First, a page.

“As a company focused on women’s and fetal health, we are delighted to collaborate with IME to bring new capabilities to the world to improve women’s health. IME’s rare cell isolation system is simple to use and has the potential to revolutionise the practice of prenatal diagnosis globally. We are confident that the partnership with IME would prove to be an exciting and fruitful journey”, said Ms. Sim Hui Shan, Vice President -Commercial of INEX.
For media queries and clarifications, please contact:
Senior Officer, Corporate Communications
Agency for Science, Technology and Research (A*STAR)
Tel: +65 6419 6597
Email: [email protected]
Ms. Sim Hui Shan
Vice President - Commercial
INEX Innovations Exchange Pte Ltd
Tel: +65 6773 0698
Email: [email protected]
About A*STAR’s Institute of Microelectronics (IME)
The Institute of Microelectronics (IME) is a research institute of the Science and Engineering Research Council of the Agency for Science, Technology and Research (A*STAR). Positioned to bridge the R&D between academia and industry, IME's mission is to add value to Singapore's semiconductor industry by developing strategic competencies, innovative technologies and intellectual property; enabling enterprises to be technologically competitive; and cultivating a technology talent pool to inject new knowledge to the industry. Its key research areas are in integrated circuits design, advanced packaging, bioelectronics and medical devices, MEMS, nanoelectronics, and photonics.
For more information about IME, please visit http://www.ime.a-star.edu.sg.
About the Agency for Science, Technology and Research (A*STAR)
The Agency for Science, Technology and Research (A*STAR) is Singapore's lead public sector agency that spearheads economic oriented research to advance scientific discovery and develop innovative technology. Through open innovation, we collaborate with our partners in both the public and private sectors to benefit society.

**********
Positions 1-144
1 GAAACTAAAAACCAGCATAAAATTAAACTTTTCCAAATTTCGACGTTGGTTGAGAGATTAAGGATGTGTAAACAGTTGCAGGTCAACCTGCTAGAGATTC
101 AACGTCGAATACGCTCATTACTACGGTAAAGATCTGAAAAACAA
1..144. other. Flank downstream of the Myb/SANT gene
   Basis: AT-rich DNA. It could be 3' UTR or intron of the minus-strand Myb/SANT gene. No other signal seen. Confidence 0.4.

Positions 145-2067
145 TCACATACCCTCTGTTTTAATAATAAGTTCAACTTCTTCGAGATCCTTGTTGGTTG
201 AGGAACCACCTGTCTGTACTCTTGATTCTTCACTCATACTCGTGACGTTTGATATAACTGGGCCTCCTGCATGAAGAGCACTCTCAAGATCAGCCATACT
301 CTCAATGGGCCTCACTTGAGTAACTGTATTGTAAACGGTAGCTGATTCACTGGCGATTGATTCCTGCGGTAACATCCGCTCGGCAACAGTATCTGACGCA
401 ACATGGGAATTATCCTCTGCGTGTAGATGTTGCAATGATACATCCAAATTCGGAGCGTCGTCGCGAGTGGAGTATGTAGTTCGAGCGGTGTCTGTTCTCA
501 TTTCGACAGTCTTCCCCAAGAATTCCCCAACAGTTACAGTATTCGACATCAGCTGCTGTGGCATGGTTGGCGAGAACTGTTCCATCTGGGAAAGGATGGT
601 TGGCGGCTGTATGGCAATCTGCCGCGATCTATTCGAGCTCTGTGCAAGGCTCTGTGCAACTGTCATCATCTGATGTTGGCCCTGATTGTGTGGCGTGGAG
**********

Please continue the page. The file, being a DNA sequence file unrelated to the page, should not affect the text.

As a Science and Technology Organisation, A*STAR bridges the gap between academia and industry. Our research creates economic growth and jobs for Singapore, and enhances lives by contributing to societal benefits such as improving outcomes in healthcare, urban living, and sustainability.
We play a key role in nurturing and developing a diversity of talent and leaders in our Agency and Research Institutes, the wider research community and industry. A*STAR oversees 18 biomedical sciences and physical sciences and engineering research entities primarily located in Biopolis and Fusionopolis.
For more information on A*STAR, please visit http://www.a-star.edu.sg.
About INEX Innovations Exchange Pte Ltd (INEX)
Established in 2006, INEX Innovations Exchange Pte Ltd (INEX) is a pioneering molecular diagnostic company focused on the research, development, marketing and licensing of innovative technology for the advancement of women’s health, including maternal and fetal health. A spinoff from the National University of Singapore (NUS), INEX collaborates with prominent clinical scientists and academic institutions to leverage innovative technologies and revolutionize medicine for improved and safer outcomes. INEX is headquartered in Singapore.
Please visit http://www.inex.sg.
 Cynthia L. Anderson, MD, and Charles E. L. Brown, MD, MBA, “Fetal Chromosomal Abnormalities: Antenatal Screening and Diagnosis, American Family Physician, 2009 Jan 15;79(2):117-123.
 Reported only one fetal cell is present among billions of cells in one milliliter of blood sample.
Source: Bianchi DW, Williams JM, Sullivan LM, Hanson FW, Klinger KW, Shuber AP, “PCR quantitation of fetal cells in maternal blood in normal and aneuploid pregnancies”, American Journal of Human Genetics, 1997 Oct; 61(4): 822–829.
 CVS for genetic diagnosis is performed between 10 and 13 weeks while amniocentesis is typically performed between 16 and 18 weeks’ of gestation. Recently developed noninvasive prenatal testing (NIPT) was recommended to be performed only after 10 weeks of gestation to ensure greater accuracy.
Source: Jon Hyett, “Non-invasive prenatal testing for Down Syndrome”, Australian Prescriber, 2014 April Vol 37 (2):51-55.
 Harper P. Practical genetic counselling (5th ed). Oxford:Butterworth-Heinemann 1998.